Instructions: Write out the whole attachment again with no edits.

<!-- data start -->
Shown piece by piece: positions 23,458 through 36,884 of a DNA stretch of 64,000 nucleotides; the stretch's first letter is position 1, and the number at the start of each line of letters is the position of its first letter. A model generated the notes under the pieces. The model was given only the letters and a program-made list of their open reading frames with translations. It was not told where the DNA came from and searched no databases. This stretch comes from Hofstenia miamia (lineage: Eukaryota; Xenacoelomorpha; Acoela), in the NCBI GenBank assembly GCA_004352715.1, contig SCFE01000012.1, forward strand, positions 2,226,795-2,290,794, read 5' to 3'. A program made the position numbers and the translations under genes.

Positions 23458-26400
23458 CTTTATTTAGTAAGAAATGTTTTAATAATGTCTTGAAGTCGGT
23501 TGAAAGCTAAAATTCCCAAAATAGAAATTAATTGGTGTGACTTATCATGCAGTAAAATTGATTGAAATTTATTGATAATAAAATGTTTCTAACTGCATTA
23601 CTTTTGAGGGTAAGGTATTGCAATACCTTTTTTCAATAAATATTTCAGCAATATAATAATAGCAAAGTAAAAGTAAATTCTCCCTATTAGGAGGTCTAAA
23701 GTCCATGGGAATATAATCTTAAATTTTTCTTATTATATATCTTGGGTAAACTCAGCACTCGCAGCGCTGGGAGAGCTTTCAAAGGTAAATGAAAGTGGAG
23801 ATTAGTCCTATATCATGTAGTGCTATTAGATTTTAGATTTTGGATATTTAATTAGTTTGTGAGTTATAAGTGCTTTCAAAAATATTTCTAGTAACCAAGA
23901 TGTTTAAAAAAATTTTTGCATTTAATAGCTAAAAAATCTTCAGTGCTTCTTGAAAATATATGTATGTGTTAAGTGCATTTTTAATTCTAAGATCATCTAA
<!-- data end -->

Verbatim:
Shown piece by piece: positions 23,458 through 36,884 of a DNA stretch of 64,000 nucleotides; the stretch's first letter is position 1, and the number at the start of each line of letters is the position of its first letter. A model generated the notes under the pieces. The model was given only the letters and a program-made list of their open reading frames with translations. It was not told where the DNA came from and searched no databases. This stretch comes from Hofstenia miamia (lineage: Eukaryota; Xenacoelomorpha; Acoela), in the NCBI GenBank assembly GCA_004352715.1, contig SCFE01000012.1, forward strand, positions 2,226,795-2,290,794, read 5' to 3'. A program made the position numbers and the translations under genes.

Positions 23458-26400
23458 CTTTATTTAGTAAGAAATGTTTTAATAATGTCTTGAAGTCGGT
23501 TGAAAGCTAAAATTCCCAAAATAGAAATTAATTGGTGTGACTTATCATGCAGTAAAATTGATTGAAATTTATTGATAATAAAATGTTTCTAACTGCATTA
23601 CTTTTGAGGGTAAGGTATTGCAATACCTTTTTTCAATAAATATTTCAGCAATATAATAATAGCAAAGTAAAAGTAAATTCTCCCTATTAGGAGGTCTAAA
23701 GTCCATGGGAATATAATCTTAAATTTTTCTTATTATATATCTTGGGTAAACTCAGCACTCGCAGCGCTGGGAGAGCTTTCAAAGGTAAATGAAAGTGGAG
23801 ATTAGTCCTATATCATGTAGTGCTATTAGATTTTAGATTTTGGATATTTAATTAGTTTGTGAGTTATAAGTGCTTTCAAAAATATTTCTAGTAACCAAGA
23901 TGTTTAAAAAAATTTTTGCATTTAATAGCTAAAAAATCTTCAGTGCTTCTTGAAAATATATGTATGTGTTAAGTGCATTTTTAATTCTAAGATCATCTAA